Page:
A little birdie told me that you're currently working on a steampunk Sleeping Beauty. What other fairy tales would you like to retell? Will they all be set in the same world?

I am! And it's set in Philadelphia around the same time as CURSE, but it's very different. I have been thinking about what tale I would like to tackle next. Rapunzel would be interesting. I actually thought about The Snow Queen too. I loved that story when I was a kid, one of my favorites. I really didn't know that FROZEN was that story until I read about it on the DVD case. Um, because I haven't watched it yet...(probably will by the time this interview goes up) Snow White might be difficult, but then again I thought Sleeping Beauty would be hard and it wasn't as hard as I thought. Princess and the Frog might be cool. One of my favorite stories of all time is the Twelve Dancing Princesses. That would be interesting to tackle, I think, as a Victorian Steampunk story.

What is your favorite magical object from any fairy tale? What makes it so special?

Wow, that's a good one. So many things-- Cinderella's shoe, Snow's apple, Red Riding Hood's cape. Sleeping Beauty's spinning wheel. The Frog's golden ball. Powerful talismans in storytelling that even carry over to modern times -- like the One Ring or the silver slippers of Oz. Symbols that mean embody something intangible. 

Okay, lemme think. I don't know if I can pick just one, but Cinderella's slipper springs to mind. I think it's special because it's said to be delicate (made of glass or something else fragile) but able to be danced in all night long. I think that says something. What it says I have no idea, but it says something.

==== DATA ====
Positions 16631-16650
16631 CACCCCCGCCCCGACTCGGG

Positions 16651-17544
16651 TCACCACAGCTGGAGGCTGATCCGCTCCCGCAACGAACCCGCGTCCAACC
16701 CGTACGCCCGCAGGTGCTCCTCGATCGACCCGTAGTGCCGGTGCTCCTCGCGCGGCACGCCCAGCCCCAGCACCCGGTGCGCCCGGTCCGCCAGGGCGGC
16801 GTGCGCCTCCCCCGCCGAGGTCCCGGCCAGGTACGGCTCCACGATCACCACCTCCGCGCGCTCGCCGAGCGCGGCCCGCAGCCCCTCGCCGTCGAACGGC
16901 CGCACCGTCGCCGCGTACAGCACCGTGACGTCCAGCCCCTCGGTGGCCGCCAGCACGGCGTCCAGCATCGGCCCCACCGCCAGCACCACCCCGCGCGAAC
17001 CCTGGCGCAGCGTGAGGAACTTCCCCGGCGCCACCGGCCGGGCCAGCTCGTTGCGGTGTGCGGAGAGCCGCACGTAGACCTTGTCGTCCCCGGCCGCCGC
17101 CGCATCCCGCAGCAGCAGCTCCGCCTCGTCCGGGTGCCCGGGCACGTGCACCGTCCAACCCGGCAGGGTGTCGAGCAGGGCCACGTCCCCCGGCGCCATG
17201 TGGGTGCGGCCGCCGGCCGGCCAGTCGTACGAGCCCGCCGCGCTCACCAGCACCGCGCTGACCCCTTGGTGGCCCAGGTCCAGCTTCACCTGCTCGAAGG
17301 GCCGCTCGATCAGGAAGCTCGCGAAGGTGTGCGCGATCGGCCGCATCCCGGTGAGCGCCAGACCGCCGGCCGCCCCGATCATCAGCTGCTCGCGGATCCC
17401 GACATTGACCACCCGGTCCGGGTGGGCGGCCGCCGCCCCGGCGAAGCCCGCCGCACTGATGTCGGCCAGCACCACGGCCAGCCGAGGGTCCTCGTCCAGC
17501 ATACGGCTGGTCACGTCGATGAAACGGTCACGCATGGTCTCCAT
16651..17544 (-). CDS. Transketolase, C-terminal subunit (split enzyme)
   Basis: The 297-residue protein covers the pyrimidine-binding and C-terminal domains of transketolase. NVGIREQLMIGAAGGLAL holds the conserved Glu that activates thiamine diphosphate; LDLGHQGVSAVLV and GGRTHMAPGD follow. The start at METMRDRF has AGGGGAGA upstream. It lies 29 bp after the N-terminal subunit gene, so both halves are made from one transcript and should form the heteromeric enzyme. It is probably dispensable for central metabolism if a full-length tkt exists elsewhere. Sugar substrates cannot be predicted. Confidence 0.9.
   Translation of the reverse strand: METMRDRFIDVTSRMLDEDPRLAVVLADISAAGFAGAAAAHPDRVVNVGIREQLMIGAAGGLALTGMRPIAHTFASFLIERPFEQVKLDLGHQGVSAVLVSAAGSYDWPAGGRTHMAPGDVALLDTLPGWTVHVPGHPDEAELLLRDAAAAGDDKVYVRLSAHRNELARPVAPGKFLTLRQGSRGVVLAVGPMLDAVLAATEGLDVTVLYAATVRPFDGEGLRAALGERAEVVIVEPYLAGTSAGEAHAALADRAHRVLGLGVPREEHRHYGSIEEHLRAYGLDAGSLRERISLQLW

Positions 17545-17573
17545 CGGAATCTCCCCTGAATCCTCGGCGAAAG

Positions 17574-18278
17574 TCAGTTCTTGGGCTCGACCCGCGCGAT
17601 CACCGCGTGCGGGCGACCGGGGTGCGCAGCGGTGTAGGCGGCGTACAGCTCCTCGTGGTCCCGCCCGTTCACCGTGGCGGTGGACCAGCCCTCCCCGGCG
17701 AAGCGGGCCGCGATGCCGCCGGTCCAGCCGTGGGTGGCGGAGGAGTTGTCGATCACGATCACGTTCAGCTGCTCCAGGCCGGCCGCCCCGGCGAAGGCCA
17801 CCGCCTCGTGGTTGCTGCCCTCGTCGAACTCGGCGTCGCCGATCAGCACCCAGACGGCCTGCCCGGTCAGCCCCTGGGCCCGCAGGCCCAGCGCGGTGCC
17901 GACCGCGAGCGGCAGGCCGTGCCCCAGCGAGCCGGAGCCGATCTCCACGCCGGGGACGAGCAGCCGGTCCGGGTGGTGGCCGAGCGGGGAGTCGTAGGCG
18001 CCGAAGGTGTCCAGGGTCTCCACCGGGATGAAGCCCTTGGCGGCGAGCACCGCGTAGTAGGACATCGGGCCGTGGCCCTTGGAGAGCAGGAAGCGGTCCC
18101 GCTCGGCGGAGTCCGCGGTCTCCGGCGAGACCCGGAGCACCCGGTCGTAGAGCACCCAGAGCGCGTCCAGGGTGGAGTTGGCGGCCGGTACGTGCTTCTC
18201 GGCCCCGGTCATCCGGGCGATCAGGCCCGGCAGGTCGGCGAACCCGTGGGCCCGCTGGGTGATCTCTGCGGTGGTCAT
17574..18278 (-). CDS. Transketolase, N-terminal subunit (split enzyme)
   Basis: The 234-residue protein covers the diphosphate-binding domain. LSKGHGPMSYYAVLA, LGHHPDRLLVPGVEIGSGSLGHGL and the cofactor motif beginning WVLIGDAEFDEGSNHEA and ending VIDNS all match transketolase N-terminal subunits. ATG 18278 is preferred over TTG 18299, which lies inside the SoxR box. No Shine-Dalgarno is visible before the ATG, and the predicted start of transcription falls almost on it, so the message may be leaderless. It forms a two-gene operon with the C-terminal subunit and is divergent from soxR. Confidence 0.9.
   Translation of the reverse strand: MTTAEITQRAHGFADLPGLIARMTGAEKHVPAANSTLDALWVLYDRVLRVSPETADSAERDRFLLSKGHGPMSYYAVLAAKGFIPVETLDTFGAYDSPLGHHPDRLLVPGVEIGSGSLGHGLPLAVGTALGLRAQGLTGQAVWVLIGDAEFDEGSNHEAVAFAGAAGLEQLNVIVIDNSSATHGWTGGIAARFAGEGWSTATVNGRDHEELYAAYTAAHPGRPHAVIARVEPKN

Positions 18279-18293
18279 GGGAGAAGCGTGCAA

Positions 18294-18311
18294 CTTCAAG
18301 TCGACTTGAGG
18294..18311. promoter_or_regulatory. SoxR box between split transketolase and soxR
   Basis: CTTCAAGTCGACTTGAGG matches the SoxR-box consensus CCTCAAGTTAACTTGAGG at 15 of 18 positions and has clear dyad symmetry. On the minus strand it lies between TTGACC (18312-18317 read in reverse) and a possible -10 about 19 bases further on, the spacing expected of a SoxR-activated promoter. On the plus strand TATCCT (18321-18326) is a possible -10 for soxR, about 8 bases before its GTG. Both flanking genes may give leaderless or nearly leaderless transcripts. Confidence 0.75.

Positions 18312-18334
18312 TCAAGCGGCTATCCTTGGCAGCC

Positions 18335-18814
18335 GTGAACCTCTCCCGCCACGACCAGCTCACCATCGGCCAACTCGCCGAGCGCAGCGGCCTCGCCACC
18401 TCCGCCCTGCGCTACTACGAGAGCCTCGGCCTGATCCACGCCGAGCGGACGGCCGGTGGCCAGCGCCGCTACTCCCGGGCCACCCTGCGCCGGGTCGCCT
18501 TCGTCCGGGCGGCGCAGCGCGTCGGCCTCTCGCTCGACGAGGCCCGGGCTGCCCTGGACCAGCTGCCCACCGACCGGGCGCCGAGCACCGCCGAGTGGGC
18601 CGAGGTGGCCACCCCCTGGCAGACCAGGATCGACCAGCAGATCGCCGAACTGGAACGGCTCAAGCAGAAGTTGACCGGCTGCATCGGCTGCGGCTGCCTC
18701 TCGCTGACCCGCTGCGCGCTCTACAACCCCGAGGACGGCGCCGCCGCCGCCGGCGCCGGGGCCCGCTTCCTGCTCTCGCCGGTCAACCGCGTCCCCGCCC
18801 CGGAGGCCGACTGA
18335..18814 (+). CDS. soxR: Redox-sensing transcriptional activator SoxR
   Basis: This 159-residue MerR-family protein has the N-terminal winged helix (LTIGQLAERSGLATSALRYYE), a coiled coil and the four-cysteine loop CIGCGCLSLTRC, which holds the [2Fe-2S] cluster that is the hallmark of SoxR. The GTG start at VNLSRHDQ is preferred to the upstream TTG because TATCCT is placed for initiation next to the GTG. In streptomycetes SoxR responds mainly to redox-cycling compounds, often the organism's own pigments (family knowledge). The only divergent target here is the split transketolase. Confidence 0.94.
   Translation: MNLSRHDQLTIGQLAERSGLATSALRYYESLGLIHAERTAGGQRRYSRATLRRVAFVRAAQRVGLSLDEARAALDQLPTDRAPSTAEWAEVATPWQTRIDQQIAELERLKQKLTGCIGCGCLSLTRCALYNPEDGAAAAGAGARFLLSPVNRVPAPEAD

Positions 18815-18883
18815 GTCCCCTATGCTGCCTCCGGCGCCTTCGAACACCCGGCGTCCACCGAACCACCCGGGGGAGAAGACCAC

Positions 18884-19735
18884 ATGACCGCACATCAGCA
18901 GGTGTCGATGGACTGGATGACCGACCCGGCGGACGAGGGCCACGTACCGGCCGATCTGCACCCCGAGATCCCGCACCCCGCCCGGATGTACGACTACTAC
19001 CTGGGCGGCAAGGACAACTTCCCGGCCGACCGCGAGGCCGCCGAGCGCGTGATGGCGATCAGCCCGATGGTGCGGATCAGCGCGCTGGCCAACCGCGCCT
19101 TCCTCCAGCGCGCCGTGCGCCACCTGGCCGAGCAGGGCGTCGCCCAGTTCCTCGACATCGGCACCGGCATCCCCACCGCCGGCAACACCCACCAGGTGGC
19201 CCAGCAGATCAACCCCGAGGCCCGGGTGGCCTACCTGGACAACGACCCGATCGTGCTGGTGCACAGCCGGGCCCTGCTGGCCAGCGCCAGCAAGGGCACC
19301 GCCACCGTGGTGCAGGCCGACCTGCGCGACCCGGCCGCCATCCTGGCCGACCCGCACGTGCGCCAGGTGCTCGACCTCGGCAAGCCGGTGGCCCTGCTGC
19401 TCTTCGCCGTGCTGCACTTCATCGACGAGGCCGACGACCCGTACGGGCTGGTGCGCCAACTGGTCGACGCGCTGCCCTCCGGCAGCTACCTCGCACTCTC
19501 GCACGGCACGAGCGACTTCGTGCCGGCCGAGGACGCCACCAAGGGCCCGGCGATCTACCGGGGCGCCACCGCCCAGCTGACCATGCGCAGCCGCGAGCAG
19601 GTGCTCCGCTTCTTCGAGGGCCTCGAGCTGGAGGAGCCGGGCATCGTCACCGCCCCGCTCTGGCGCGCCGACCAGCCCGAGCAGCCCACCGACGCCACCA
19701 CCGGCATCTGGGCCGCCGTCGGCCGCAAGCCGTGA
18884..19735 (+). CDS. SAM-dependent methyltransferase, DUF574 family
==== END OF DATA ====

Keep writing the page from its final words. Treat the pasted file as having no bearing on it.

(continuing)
What important lesson(s) have your fairytale characters learned that you wish the traditional fairytale version of the character could have learned from?

Ooo, I so would love to tell you that, but if I did I'd give away the whole ending to the book and I just can't do that. Spoilers!

Play fortune teller: choose one tale, and take us into the future, past where the story ends: does all turn out Happily Ever After? Any unexpected occurrences?

How about this: The Three Bears opened a coffee and breakfast shop called "Just Right," where they serve anyone without golden curls. All the furniture isn't too hard or too soft. ^_^

Quickfire Stuff: This or That?

-Flying carpet or flying broom?

Broom. No idea why.

-Mermaid or unicorn?

Unicorn. Just because.

-Gifted with red dancing shoes or a witch's 'special' hair ribbon/comb?

Um...I think both would be re-gifted right away...

Quickfire Stuff: Would You Rather...?

-Ask the witch's son to assist you in the evil tasks she's assigned or perform a troll's tasks in order to cross his bridge?

Witch's son. I'm sure he knows how his mom is.

-Be woken up by the Town Musicians of Bremen or a fire-breathing dragon who's just discovered you in her gold hoard?

Town Musicians.

-Open and unleash Pandora's Box or unlock and enter Bluebeard's locked doom room?

Wow, that's a hard one. Probably Bluebeard's locked room because, eww, it would be totally gross but there's a chance for escape.
    Author: Christine Norris
     Publication date: Sept. 2, 2014
    Publisher: Strange Chemistry // Angry Robot

    Eleanor Banneker is under a spell, bewitched and enslaved by her evil stepmother. Her long-lost childhood friend, Benjamin Grimm, is the only person immune to the magic that binds her. Even if he doesn't believe in real magic, he cannot abandon her and must find a way to breach the spell – but time is running short. 

    If he doesn't succeed before the clock strikes midnight on New Year’s Eve, Ellie will be bound forever…